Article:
Refinance Demand Plunges 50% Year Over Year. These Are Some of the Reasons Why

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Refinancing a mortgage is a great way to eke out monthly savings. By lowering the interest rate on your home loan, you can slash your housing costs and free up money for other things. And given that inflation is making everyday living costs so much more expensive, that's a smart thing to consider.

But these days, the demand for refinances isn't all that high. The Mortgage Bankers Association reports that for the week ending Jan. 7, refinance demand was 50% lower than it was a year prior. And while there are different factors that could be lending to that trend, here are a few likely causes.

1. Rates are higher

On a historical basis, mortgage rates are currently sitting at competitive levels. But they're already higher compared to where they were last year, and that may be spooking borrowers. This especially applies to those who already have relatively low rates on their existing loans.

Generally, your goal in refinancing should be to shave about 1 percentage point or more off of your loan's interest rate. The reason is you'll pay closing costs to swap an existing home loan for a new one, so you'll need to eke out enough savings to make those fees worthwhile. But the more refinance rates climb, the less enticing they'll be.

2. Borrowers' plans may be up in the air

Because you're required to pay closing costs to refinance, it's important to stay in your home long enough to come out ahead financially. Say you're charged $4,000 in closing costs for a new mortgage that shaves $200 off of your monthly payments. While that's a nice amount of money to save, it'll take 20 months to break even after paying your closing costs. If you're not sure you'll stay in your home that long, then refinancing becomes a risk.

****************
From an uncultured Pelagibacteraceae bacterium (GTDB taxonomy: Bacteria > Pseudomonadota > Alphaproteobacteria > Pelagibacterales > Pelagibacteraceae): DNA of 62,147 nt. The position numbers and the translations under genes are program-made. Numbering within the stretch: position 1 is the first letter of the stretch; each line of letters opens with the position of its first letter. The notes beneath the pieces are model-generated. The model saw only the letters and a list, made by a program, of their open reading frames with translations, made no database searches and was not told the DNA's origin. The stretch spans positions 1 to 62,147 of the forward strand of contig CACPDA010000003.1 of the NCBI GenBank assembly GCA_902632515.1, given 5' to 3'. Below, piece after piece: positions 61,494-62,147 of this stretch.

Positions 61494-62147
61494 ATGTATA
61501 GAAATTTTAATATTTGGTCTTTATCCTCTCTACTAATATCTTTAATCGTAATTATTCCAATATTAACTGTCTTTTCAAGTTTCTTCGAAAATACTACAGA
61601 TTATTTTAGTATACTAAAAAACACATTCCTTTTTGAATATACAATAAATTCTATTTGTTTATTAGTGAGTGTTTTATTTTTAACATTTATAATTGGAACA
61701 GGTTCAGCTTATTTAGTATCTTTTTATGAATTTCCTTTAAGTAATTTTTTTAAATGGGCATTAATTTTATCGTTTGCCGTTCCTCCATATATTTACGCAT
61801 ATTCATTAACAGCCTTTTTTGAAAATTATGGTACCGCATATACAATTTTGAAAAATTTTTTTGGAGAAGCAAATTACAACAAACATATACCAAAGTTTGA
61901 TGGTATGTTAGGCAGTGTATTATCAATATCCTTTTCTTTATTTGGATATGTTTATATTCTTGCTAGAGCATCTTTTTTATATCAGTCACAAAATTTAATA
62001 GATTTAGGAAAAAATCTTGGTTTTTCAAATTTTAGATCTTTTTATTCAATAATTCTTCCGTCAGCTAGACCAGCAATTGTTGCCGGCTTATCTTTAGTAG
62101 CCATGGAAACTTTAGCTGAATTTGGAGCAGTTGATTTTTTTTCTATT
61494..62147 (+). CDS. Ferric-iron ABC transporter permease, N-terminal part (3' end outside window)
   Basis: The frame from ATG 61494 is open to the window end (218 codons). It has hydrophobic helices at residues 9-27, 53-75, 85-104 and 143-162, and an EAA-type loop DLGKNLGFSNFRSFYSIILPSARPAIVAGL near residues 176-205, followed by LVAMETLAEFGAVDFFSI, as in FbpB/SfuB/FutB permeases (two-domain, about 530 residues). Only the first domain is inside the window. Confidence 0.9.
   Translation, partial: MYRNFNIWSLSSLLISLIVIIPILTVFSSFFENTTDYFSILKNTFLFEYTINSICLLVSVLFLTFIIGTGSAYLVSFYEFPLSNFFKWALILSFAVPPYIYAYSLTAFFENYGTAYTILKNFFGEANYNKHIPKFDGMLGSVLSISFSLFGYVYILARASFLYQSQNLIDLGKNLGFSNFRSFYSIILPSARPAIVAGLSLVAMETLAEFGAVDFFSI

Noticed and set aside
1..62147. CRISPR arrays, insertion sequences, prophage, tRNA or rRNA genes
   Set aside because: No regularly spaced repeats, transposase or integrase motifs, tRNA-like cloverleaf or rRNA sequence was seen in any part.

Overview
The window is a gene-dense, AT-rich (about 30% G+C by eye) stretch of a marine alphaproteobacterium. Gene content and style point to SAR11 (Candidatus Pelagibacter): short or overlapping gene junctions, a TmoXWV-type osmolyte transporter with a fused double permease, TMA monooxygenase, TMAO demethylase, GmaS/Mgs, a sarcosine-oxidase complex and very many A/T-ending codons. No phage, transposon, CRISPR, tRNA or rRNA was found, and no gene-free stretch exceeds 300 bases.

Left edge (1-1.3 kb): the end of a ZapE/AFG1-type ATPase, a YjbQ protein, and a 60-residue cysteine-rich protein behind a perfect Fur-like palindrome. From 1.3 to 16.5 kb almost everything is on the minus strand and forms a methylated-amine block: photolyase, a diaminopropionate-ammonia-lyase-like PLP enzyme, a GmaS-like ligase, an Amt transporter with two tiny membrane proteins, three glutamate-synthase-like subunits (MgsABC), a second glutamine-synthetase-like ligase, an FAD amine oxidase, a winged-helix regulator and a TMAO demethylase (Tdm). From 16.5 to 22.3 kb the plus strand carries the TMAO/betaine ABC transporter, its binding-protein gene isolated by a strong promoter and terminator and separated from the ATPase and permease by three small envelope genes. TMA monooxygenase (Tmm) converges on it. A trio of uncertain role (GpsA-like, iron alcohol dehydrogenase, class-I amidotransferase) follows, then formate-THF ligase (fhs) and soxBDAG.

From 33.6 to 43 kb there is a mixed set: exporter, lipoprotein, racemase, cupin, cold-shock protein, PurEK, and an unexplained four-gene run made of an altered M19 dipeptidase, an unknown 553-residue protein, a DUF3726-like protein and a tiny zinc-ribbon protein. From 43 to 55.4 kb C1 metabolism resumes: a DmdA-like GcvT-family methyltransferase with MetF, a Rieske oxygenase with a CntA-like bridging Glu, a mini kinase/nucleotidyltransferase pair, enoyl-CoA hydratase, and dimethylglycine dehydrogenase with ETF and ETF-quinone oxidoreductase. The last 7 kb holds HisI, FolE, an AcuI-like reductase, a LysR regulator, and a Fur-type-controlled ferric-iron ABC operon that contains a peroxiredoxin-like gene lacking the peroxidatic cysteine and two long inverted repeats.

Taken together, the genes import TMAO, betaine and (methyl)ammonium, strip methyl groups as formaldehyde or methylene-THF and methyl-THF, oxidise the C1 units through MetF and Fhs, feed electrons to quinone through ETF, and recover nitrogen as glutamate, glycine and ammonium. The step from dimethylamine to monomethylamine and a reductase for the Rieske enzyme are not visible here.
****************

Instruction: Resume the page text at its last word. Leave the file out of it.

Although the U.S. economy is fairly strong, we're in a generally precarious state right now due to inflation and the omicron surge . A lot of borrowers may be in a position where they're not rushing to refinance because their plans just aren't so firm.

3. A lot of people refinanced already

When mortgage rates started plunging in mid-2020, many people rushed to refinance. This recent decline in demand can also be explained by the fact a lot of borrowers have already gotten new home loans since the start of the pandemic, and therefore don't need to go through that process again.

Should you refinance?

If you've yet to refinance your mortgage, going that route could be a good idea. But before you do, ask yourself:

  • How's my credit score? If it's not in great shape, you may not qualify for a competitive mortgage rate on a new loan.
  • Do I have a low mortgage rate already? If so, the savings you reap by refinancing may be minimal or nonexistent when factoring in closing costs.
  • Am I staying put for a while? If you're not certain, you should probably hold off on refinancing.

Refinancing could be a great way to save money on housing costs, and even though today's rates are higher than they've been recently, they're still relatively low. It's important to make sure getting a new mortgage is the right decision given the factors above.

A historic opportunity to potentially save thousands on your mortgage

Chances are, interest rates won't stay put at multi-decade lows for much longer. That's why taking action today is crucial, whether you're wanting to refinance and cut your mortgage payment or you're ready to pull the trigger on a new home purchase.

Our expert recommends this company to find a low rate - and in fact he used them himself to refi (twice!).

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